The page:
Twenty-four parking spots at the front of the building were rebuilt with permeable interlocking concrete pavement supplied by the Interlocking Concrete Pavement Institute’s Foundation for Education and Research. David R. Smith, ICPI’s technical director, explains that the 80 mm thick, roughly 100 by 200 mm pavers are made of solid concrete but are spaced roughly 10 mm apart, their joints filled with a permeable aggregate that traps sediment as water flows through.
The water flows to stone base and subbase layers that serve as a reservoir. “The 300 mm thick pavement base and subbase consists of open-graded aggregate with a porosity of about 40 percent,” Smith explains, “so it can store about 100 mm of water while infiltrating it into the soil subgrade.”
The stone reservoir can store and infiltrate flows from a 100-year storm event, he says. “Because the soil subgrade is sloped, there are 30 mm thick, 200 mm high, (polyvinyl chloride), vertical check dams spaced about every 5 m to detain and infiltrate the water stored in the subbase reservoir, rather than allowing it to run downhill on the subgrade.”
Around the corner from this area, 11 parking spots were created using Stormcrete precast porous concrete panels, made by Porous Technologies LLC. The panels are “manufactured with a concrete mix that has a uniform coarse aggregate gradation and includes minimal fine aggregates,” explains Gregg Novick, the president of Porous Technologies. “These materials are used in a proprietary mix that results in a large volume of interconnected voids — 15 to 20 percent voids.” The voids allow stormwater to pass through the panels into the soils below and, from there, into a biofiltration structure called FocalPoint, made by ACF Environmental.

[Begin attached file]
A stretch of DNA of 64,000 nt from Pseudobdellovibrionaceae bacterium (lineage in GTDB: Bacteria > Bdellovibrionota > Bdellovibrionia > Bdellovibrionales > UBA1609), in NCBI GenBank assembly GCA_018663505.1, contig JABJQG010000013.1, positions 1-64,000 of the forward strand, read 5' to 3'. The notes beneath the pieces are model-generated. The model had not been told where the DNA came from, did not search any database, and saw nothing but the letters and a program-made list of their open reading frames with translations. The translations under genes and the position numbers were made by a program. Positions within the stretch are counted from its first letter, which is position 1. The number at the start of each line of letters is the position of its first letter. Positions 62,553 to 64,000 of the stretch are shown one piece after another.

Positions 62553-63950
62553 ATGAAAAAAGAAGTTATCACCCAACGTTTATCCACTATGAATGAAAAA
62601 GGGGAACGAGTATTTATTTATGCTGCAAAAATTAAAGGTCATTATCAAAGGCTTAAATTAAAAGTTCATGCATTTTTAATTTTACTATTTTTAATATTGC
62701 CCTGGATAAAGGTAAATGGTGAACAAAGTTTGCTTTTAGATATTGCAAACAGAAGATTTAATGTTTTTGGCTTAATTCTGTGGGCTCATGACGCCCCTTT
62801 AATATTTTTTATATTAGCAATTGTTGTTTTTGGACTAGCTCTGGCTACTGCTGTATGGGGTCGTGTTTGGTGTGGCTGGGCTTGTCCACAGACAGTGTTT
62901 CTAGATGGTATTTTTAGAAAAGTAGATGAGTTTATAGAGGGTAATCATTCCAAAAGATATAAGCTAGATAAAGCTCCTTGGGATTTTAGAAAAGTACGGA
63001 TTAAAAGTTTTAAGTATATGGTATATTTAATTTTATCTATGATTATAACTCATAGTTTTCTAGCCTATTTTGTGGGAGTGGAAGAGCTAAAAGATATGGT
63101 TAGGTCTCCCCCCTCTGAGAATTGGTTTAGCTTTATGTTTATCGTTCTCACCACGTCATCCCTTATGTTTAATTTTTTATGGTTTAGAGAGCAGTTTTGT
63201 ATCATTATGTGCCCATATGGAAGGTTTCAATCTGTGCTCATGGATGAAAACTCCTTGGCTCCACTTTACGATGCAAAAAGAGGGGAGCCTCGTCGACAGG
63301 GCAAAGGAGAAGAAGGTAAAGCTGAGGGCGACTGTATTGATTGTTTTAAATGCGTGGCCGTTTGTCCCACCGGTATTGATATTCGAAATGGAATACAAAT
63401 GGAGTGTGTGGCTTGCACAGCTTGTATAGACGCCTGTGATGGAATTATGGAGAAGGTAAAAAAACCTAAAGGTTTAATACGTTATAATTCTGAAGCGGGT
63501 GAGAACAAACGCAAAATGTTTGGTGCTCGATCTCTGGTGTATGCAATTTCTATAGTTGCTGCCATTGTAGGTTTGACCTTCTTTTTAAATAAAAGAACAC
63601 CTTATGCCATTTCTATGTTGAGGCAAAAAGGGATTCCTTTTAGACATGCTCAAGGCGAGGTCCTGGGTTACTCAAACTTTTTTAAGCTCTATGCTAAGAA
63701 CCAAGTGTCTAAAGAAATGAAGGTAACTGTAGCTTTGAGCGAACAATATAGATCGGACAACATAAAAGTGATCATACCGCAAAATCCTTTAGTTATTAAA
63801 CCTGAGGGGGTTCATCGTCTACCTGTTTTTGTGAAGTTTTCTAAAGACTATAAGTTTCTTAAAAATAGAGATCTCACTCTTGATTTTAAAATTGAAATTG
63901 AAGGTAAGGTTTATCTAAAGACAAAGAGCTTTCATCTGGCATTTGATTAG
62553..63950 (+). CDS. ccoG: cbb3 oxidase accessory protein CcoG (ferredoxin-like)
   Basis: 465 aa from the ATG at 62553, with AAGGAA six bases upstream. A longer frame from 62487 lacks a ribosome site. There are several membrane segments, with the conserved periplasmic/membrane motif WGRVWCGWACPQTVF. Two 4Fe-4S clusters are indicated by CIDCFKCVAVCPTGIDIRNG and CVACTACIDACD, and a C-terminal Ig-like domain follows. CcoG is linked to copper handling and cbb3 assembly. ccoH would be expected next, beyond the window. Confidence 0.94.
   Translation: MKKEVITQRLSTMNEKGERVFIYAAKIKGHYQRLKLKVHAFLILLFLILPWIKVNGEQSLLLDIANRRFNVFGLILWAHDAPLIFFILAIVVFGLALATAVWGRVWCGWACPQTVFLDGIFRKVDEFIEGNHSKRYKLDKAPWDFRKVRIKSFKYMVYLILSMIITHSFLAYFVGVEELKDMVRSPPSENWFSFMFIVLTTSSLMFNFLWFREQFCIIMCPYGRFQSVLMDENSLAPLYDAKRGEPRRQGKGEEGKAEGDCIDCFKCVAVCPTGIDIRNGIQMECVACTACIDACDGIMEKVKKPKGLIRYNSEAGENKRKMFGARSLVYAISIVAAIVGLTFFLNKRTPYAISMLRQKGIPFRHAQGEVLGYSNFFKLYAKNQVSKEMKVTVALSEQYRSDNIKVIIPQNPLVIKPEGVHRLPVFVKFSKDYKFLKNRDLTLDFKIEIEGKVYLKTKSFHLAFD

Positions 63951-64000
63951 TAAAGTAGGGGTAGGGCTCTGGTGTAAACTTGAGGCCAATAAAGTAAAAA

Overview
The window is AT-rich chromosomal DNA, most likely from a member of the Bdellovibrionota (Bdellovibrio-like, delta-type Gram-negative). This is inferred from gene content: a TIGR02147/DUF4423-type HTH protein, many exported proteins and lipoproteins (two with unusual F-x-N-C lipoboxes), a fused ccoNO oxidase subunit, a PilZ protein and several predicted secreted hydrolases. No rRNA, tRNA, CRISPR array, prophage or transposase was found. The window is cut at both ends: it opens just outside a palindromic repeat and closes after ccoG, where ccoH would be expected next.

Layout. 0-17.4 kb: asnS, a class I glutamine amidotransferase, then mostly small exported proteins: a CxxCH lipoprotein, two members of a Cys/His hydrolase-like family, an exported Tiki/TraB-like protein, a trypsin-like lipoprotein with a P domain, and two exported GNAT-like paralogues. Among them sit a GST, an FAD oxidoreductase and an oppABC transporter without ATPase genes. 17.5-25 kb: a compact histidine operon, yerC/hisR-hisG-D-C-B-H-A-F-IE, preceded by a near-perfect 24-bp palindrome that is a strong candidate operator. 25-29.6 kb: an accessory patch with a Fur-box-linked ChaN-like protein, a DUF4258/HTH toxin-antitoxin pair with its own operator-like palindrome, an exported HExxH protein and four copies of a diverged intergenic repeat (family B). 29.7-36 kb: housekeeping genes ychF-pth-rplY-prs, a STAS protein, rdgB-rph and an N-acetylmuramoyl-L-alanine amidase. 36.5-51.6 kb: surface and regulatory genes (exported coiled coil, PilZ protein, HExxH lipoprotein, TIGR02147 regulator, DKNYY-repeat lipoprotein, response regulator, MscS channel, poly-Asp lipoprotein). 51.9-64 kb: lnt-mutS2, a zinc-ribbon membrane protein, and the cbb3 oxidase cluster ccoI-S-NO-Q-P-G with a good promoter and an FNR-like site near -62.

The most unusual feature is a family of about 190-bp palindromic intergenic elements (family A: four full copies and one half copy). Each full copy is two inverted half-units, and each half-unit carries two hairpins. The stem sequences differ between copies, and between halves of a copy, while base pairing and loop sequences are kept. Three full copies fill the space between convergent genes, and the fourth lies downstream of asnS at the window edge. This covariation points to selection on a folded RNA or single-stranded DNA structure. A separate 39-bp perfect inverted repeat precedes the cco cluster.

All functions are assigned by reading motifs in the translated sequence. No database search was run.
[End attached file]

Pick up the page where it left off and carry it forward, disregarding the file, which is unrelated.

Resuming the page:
Rob Woodman, P.E., M.ASCE, the New England/New York regional manager for ACF, explains that the FocalPoint system uses high-flow media to treat the runoff faster and in a smaller footprint than traditional systems. “The system treats for common urban runoff pollutants, including total suspended solids, phosphorus, and nitrogen, while also providing reductions in oils, grease, and bacteria,” he says. After that treatment, the runoff flows through an outlet pipe to the existing storm drain. “A domed overflow riser holds and conveys larger storm events to this same ultimate discharge location,” Woodman says.
Another innovative technology that is being tested as part of the project is called Filterra, made by Contech Engineered Solutions LLC. Frank Birney, the firm’s senior stormwater consultant for northern Virginia and Washington, D.C., explains that this 13 by 7 ft filtering unit was “shoehorned” into a spot in the sidewalk near the building’s front steps “between finished pavement and existing utilities, behind the curb, and next to the building.”